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Chapter 5 Notes Notes on chapter 5 in point form

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Department
Psychology
Course
PS101
Professor
Eileen Wood
Semester
Fall

Description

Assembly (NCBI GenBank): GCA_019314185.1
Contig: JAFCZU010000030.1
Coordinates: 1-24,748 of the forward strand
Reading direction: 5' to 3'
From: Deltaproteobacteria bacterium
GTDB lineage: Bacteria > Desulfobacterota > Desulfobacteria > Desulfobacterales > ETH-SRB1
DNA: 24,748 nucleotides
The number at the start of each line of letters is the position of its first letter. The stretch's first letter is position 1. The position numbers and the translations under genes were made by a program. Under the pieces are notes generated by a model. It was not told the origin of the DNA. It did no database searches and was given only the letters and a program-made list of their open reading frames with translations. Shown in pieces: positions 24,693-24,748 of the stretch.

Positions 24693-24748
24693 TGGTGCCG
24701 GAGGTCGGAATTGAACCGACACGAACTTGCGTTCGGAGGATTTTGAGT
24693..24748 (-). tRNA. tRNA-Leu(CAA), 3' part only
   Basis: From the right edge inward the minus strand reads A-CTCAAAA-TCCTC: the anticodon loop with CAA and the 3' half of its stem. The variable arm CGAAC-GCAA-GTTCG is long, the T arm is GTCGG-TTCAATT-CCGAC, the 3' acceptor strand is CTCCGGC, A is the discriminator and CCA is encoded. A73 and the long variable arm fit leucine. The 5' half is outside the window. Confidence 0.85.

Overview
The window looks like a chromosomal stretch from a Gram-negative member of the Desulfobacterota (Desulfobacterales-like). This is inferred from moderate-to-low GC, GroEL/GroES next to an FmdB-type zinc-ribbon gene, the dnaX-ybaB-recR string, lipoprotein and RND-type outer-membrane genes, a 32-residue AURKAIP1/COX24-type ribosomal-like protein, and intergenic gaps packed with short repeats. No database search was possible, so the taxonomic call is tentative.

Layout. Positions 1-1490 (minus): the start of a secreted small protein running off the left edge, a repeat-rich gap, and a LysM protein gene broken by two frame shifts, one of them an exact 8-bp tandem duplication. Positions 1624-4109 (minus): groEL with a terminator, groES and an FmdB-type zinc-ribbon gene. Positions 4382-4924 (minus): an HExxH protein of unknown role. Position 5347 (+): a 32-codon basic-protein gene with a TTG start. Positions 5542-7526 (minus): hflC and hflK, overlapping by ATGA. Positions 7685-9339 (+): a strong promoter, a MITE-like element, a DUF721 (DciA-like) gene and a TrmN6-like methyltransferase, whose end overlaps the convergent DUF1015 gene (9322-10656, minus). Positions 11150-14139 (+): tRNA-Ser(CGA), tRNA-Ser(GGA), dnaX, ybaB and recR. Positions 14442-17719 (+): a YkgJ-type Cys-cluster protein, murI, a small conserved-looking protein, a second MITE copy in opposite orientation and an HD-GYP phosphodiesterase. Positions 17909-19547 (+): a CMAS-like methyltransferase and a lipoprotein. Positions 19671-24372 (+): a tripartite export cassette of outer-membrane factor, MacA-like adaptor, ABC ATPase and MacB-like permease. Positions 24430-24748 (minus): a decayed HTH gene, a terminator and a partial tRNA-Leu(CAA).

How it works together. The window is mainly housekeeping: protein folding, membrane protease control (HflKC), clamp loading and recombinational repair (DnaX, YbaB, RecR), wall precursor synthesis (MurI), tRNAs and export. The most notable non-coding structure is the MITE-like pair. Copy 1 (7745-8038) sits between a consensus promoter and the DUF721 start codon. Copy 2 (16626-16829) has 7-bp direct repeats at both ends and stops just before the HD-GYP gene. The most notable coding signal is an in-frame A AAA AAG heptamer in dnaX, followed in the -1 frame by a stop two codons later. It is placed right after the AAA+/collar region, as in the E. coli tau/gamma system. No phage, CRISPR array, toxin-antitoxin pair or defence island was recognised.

Psychology Study Notes: States of Consciousness (Chapter 5) By: Yen Hoang The Nature of Consciousness: Consciousness is the awareness of internal and external stimuli Your consciousness is continually changing o This continuous flow is referred to as the stream of consciousness Described by William James Some thoughts entering your stream of consciousness are the result of intention: we seem to be easily able to shift our attention to things of importance or interest in our environment Variations in Awareness and Control: o Attention and consciousness are closely related but they are not identical o Most of what enters our consciousness seems intentional and designed to further specific goals or motivations however, there are other thoughts that enter the mind Mind wandering refers to peoples experience of task-unrelated thoughts Ie thoughts that are not related to what they are intentionally trying to do at a given moment Its something that we all have experience with It seems less likely to occur if the task you are engaged in is one that requires significant cognitive resources o The distinction between what we control about our mental processes and what just seems to happen is often referred to as the difference between controlled and automatic processes In contrast to controlled processes- judgments or thoughts that we exert some control over that we intend to occur- automatic processing and its effects happen without our intentional control or effort Consciousness and Brain Activity: o At this point, research suggests that consciousness does not arise from any distinct structure in the brain but rather from activity in distributed networks of neural pathways o One of the best physiological indicators of variations in consciousness is the EEG The electroencephalograph (EEG) is a device that monitors the electrical activity of the brain over time by means of recording electrodes attached to the surface of the scalp Ultimately, it summarizes the rhythm of cortical activity in the brain in terms of line tracings called brain waves Brain waves vary in amplitude and frequency Human brain wave activity is usually divided into four principal bands called alpha, beta, theta and delta o Beta: normal waking thought, alert problem solving o Alpha: deep relaxation, blank mind, meditation o Theta: light sleep o Delta: deep sleep Biological Rhythms and Sleep: Variations in consciousness are shaped in part by biological rhythms o Biological rhythms are periodic fluctuations in physiological functioning The existence of these rhythms means that organisms have internal biological clocks that somehow monitor the passage of time The Role of Circadian Rhythms: o Circadian rhythms are the 24 hour biological cycles found in humans and many other species In humans, circadian rhythms are particularly influential in the regulation of sleep Daily cycles also produce rhythmic variations in blood pressure, urine production and other physical functions o Body temperature varies rhythmically in a daily cycle, usually peaking in the afternoon and reaching its low point in the depths of the nights Research indicates that people generally fall asleep as their body temperature begins to drop and awake as it begins to ascend once again Circadian rhythms can leave individuals physiologically primed to fall asleep most easily at a particular time of day This optimal time caries from person to person, depending on their schedules but its interesting to learn that each individual may have an ideal time for going to bed o This ideal bedtime may also promote better quality of sleep during the night Daily exposure to light readjusts peoples biological clocks When subjects were cut off from exposure to the cycle of day and night and all other external time cues, the circadian rhythms still persisted except that the cycles ran on longer (24.2 hours) Regular cycles are 24 hours o When exposed to light, some receptors in the retina send direct inputs to a small structure in the hypothalamus called the suprachiasmatic nucleus (SCN) The SCN sends signals to the pineal gland, whose secretion of the hormone melatonin plays a key role in adjusting biological clocks Neurons in SCN are active during daytime so they inhibit melatonin secretion and raises the body temp. and alertness Neurons in SCN are inactive at night so they allow melatonin secretion to increase and melatonin promotes relaxation and sleepiness o Circadian rhythms in humans are regulated by multiple internal clocks with a central pacemaker Ignoring Circadian Rhythms: o Typically the quality of your sleep suffers when you go to sleep at an unusual time o If you get less sleep than the amount of sleep you need, you accumulate sleep debt In order for things to return to normal, it must be paid back by getting extra sleep o Getting out of sync with your circadian rhythms also causes jet lag o People get less sleep when they go on rotating shifts and when they do sleep their quality of sleep is poor Lack of sleep or poor quality sleep can also increase workers accident proneness and their mental and physical health o Sleep lost when the clock is set ahead in the spring shift to Daylight Saving Time is associated with an increase in traffic accidents during the week after the switch Melatonin and Circadian Rhythms: o Giving small doses of melatonin has proven to reduce the effects of jet lag by helping travelers resynchronize their biological clocks The Sleep and Waking Cycle: An electromyograph (EMG) records muscular activity and tension An electrooculograph (EOG) records eye movements Cycling Through the Stages of Sleep: o During sleep, people cycle through 5 stages Stages 1-4: Length of time it takes for a person to fall asleep varies o It depends on many factors such as how long its been since the person has slept, where the person is in his/her circadian cycle, the amount of noise or light in the sleep environment, etc Stage 1 is a brief transitional stage of light sleep that usually lasts only a few (1-7) minutes o Breathing and heart rate slow as muscle tension and body temp. decline o Alpha waves that dominated the EEG activity just before falling asleep give way to lower frequency EEG activity in which theta waves are prominent o Hypnic jerks are brief muscular contractions that occur during stage 1 drowsiness As the sleeper descends through stages 2, 3 and 4 of the cycle, respiration rate, heart rate, muscle tension and body temp. continue to decline Stage 2 typically lasts about 10-25 mins o Brief bursts of higher frequency brain waves called sleep spindles appear against a background of EEG activity Gradually brain waves become higher in amplitude and slower in frequency as the body moves into a deeper form of sleep called slow-wave sleep Slow-wave sleep (SWS) consists of sleep stages 3 and 4 during which high amplitude, low frequency delta waves become prominent in EEG recordings o Typically individuals reach SWS in about 30 mins and stay in it for 30 mins The cycle reverses itself and the sleeper gradually moves back upward through the lighter stages When sleepers reach what should be stage 1 once again, the